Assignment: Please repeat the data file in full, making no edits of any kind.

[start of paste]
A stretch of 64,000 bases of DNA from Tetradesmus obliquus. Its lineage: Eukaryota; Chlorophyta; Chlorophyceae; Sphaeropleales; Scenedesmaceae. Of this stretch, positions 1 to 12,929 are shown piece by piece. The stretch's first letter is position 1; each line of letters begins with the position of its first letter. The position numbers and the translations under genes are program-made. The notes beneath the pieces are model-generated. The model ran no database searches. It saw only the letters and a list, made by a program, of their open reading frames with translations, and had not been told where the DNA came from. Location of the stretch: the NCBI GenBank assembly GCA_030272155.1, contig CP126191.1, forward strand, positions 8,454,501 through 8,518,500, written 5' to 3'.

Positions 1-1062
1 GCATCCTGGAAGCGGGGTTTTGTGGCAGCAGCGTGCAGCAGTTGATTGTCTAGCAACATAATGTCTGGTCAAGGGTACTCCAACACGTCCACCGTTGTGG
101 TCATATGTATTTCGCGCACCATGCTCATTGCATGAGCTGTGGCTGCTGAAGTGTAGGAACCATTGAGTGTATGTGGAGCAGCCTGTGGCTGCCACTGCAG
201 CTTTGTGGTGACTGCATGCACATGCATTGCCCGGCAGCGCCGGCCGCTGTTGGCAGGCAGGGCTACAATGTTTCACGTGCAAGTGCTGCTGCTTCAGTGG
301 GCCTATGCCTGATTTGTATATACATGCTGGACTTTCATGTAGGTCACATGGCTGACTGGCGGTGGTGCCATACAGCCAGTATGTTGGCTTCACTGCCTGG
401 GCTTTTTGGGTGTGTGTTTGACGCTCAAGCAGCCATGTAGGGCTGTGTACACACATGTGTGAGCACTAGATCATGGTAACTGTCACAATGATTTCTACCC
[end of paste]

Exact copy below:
A stretch of 64,000 bases of DNA from Tetradesmus obliquus. Its lineage: Eukaryota; Chlorophyta; Chlorophyceae; Sphaeropleales; Scenedesmaceae. Of this stretch, positions 1 to 12,929 are shown piece by piece. The stretch's first letter is position 1; each line of letters begins with the position of its first letter. The position numbers and the translations under genes are program-made. The notes beneath the pieces are model-generated. The model ran no database searches. It saw only the letters and a list, made by a program, of their open reading frames with translations, and had not been told where the DNA came from. Location of the stretch: the NCBI GenBank assembly GCA_030272155.1, contig CP126191.1, forward strand, positions 8,454,501 through 8,518,500, written 5' to 3'.

Positions 1-1062
1 GCATCCTGGAAGCGGGGTTTTGTGGCAGCAGCGTGCAGCAGTTGATTGTCTAGCAACATAATGTCTGGTCAAGGGTACTCCAACACGTCCACCGTTGTGG
101 TCATATGTATTTCGCGCACCATGCTCATTGCATGAGCTGTGGCTGCTGAAGTGTAGGAACCATTGAGTGTATGTGGAGCAGCCTGTGGCTGCCACTGCAG
201 CTTTGTGGTGACTGCATGCACATGCATTGCCCGGCAGCGCCGGCCGCTGTTGGCAGGCAGGGCTACAATGTTTCACGTGCAAGTGCTGCTGCTTCAGTGG
301 GCCTATGCCTGATTTGTATATACATGCTGGACTTTCATGTAGGTCACATGGCTGACTGGCGGTGGTGCCATACAGCCAGTATGTTGGCTTCACTGCCTGG
401 GCTTTTTGGGTGTGTGTTTGACGCTCAAGCAGCCATGTAGGGCTGTGTACACACATGTGTGAGCACTAGATCATGGTAACTGTCACAATGATTTCTACCC